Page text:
Since ILNumerics depends on several other modules, we provide a small bootstrapper script. Just open up your favorite Powershell IDE (PowerShell_ISE.exe comes with any recent Windows) and copy/paste the following line:

(new-object Net.WebClient).DownloadString('http://ilnumerics.net/media/InstallILNumericsPSM.ps1') | iex

If you are curious, what this does – just ommit the trailing | iex and the script is not executed but displayed for your inspection.

The installer will ask for the installation folder (global under System32/ or local in your user profile), fetches the latest ILNumerics package for the current platform from the official nuget repository and install it into the selected module folder. In addition it loads the TypeAccelerator Powershell module and installs it into the same module directory. Note, the accelerators have been slightly modified in order to make them work with Powershell 3 and hence are fetched from our ILNumerics server. However, credits fully belong to poshoholic for his great work.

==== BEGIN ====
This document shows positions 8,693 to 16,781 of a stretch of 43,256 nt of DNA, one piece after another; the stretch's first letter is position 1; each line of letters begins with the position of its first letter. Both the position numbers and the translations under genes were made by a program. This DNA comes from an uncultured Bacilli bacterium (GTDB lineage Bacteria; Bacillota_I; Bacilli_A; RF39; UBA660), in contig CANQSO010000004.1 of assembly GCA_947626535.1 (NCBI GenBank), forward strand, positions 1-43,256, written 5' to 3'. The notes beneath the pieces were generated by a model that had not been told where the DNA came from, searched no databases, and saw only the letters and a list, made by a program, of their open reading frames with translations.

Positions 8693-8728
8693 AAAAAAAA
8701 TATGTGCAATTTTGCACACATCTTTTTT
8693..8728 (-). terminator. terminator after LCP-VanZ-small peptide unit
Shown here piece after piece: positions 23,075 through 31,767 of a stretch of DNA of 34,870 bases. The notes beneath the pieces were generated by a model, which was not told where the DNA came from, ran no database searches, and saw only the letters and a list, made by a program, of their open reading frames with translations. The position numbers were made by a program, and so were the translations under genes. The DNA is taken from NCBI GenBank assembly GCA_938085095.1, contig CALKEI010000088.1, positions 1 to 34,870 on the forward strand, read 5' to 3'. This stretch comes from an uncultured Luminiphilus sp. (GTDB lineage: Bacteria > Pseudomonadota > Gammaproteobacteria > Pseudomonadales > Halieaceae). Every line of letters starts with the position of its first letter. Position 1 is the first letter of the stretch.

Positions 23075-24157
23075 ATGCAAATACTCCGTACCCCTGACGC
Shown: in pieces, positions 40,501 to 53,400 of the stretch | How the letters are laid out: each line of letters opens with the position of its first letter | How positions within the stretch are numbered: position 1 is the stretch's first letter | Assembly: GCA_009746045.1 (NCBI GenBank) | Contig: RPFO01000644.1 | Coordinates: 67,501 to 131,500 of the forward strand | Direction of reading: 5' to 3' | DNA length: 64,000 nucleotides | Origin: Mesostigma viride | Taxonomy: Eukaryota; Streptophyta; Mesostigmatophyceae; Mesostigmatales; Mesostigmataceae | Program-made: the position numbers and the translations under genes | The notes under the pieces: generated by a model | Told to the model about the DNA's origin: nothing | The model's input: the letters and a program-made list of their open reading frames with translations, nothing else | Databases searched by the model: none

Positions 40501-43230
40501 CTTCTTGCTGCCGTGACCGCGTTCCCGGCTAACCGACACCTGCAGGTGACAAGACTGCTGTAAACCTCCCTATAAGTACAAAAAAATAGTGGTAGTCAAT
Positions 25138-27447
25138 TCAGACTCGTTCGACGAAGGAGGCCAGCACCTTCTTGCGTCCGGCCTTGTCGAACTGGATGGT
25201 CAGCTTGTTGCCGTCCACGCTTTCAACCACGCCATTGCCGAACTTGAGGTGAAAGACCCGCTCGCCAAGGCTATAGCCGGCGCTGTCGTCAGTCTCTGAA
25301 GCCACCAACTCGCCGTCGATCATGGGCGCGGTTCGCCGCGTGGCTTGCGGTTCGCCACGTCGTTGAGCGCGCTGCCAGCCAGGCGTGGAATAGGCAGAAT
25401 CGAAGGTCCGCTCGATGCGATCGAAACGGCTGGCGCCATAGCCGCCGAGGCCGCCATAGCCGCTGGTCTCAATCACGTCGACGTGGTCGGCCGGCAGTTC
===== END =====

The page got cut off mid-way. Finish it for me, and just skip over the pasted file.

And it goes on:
Note, the installation has to be done only once. Afterwards, on the next Powershell session, simply re-import needed modules by typing – lets say:

PS> Import-Module ILNumerics 


If everything was setup correctly, we can now use the full spectrum of the involved modules:

PS> [ilmath]::rand(4,5).ToString()
<Double> [5,4]
   0,72918    0,87547    0,43167    0,94942
   0,58024    0,75562    0,96125    0,83148
   0,22454    0,20583    0,82285    0,83144
   0,13300    0,40047    0,58829    0,87012
   0,50751    0,05496    0,02814    0,48764 

Nice. But what about the MKL? Are the correct binaries really installed as well?

PS> [ilf64] $A = [ilmath]::rand(1000,1000)
PS> Measure-Command { [ilf64]$C = [ilmath]::rank($A) }
Days              : 0
Hours             : 0
Minutes           : 0
Seconds           : 0
Milliseconds      : 920
Ticks             : 9202311
TotalDays         : 1,06508229166667E-05
TotalHours        : 0,00025561975
TotalMinutes      : 0,015337185